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Report Bullying

Contact any Clover Park School District staff member to make a verbal or written report.

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Bullying Prevention

Our schools strive to provide a safe, inclusive learning environment for all students that supports the social and emotional well-being of our students. Staff work with students to build positive school cultures and teach curriculum that encompasses bullying prevention and social skills. We want each of our students to know how to recognize bullying and what to do when they see it happening to them, their friends or classmates.

Clover Park School District Board of Directors adopted Policy 3207—Prohibition of Harassment, Intimidation and Bullying, in accordance with state law (RCW 28A.300.285):

The procedures include several actions related to the prevention of harassment, intimidation and bullying:

  • Students will receive age-appropriate information to help them recognize, report and prevent harassment, intimidation and bullying;
  • Staff will receive annual training on the new policy and procedures, including staff roles and responsibilities;
  • District and school websites will share information on how to report instances of harassment, intimidation and bullying—including contact information for the appropriate district administrators and district compliance officer;
  • The policy and procedures will also be readily available on district and school websites and in all schools and district offices; and
  • Anti-bullying strategies and expectations will be incorporated into the counseling and guidance curriculum.

Talk With Your Student

It is important to talk with your student about bullying. Here are links to resources to help:

Reporting

Reports of harassment, intimidation and bullying may be made verbally or in writing to any staff member. Copies of Policy 3207, and its procedures, are also available on our district board policies page and in the Student Services Center at 10903 Gravelly Lake Drive SW, Lakewood, WA.

For questions or more information, contact Holly Shaffer, director of student services and district compliance officer, at 253-583-5154.

FAQ


Kidding, teasing and practical jokes have been happening in schools, on playgrounds and in backyards for ages. These actions often lead to hurt feelings and childhood spats, which are quickly resolved with time or an apology amongst friends.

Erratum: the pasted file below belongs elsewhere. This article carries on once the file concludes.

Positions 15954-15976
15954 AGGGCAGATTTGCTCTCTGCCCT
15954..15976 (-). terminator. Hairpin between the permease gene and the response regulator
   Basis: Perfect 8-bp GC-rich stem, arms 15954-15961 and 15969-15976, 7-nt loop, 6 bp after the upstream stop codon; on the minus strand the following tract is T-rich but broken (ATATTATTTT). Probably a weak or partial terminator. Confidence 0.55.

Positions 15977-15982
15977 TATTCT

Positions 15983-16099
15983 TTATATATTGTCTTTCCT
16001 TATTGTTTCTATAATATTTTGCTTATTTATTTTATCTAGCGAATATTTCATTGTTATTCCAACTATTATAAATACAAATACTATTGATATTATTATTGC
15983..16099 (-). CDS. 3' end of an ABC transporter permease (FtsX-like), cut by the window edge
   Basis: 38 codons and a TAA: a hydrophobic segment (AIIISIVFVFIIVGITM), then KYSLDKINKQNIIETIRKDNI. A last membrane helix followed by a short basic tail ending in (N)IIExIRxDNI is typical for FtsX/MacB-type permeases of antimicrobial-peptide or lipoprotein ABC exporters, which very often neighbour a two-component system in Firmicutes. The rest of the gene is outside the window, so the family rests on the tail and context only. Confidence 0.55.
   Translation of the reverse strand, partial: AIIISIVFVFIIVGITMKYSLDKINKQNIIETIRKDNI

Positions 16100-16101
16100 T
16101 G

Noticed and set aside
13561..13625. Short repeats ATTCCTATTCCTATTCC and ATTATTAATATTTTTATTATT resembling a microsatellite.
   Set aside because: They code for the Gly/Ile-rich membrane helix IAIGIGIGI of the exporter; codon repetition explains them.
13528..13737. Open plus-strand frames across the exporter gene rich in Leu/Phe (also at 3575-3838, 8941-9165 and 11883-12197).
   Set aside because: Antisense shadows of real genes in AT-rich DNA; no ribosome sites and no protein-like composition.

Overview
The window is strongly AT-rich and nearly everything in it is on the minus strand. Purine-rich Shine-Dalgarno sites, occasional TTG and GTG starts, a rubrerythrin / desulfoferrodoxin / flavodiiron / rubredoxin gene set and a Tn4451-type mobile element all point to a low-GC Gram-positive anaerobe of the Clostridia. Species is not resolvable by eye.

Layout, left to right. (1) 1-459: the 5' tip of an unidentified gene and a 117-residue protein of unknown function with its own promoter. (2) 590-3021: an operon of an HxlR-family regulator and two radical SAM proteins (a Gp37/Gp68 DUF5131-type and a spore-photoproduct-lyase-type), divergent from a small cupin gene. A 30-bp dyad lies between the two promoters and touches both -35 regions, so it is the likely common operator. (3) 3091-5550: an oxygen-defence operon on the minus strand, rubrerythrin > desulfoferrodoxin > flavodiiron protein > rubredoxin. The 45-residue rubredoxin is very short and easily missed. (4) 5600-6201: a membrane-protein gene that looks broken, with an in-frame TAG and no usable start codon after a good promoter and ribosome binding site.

Harassment, intimidation and bullying are something else.


A person who is harassed, intimidated and/or bullied is exposed to abusive actions repeatedly over time. These actions are forms of violence and may be direct or indirect.

Direct or identifiable actions may include:

  • Tripping, shoving or physically harming another person; and
  • Verbal threats, name calling, racial slurs and insults; and/or
  • Demanding money, property, or some service to be performed.

Indirect actions may be more difficult to detect and may include:

  • Rejecting, excluding or isolating target(s); and
  • Humiliating target(s) in front of friends; and
  • Manipulating friends and relationships; and
  • Sending hurtful or threatening e-mails, text messages, instant messages or written notes; and
  • Blackmailing, terrorizing or posing dangerous dares; and/or
  • Using the Internet to taunt or degrade a target and inviting others to join in posting humiliating notes or messages.

Clover Park School District’s Board of Directors adopted Policy 3207—Prohibition of Harassment, Intimidation and Bullying. In accordance with state law, (RCW 28A.300.285) district administrators worked with staff members, parents, students and community members to revise and enhance its existing anti-bullying policy and procedures.


If you suspect your child is being harassed, intimidated and/or bullied, do not accept the behaviors as a problem your child has to live with. It’s important children understand that telling a trusted adult is not tattling.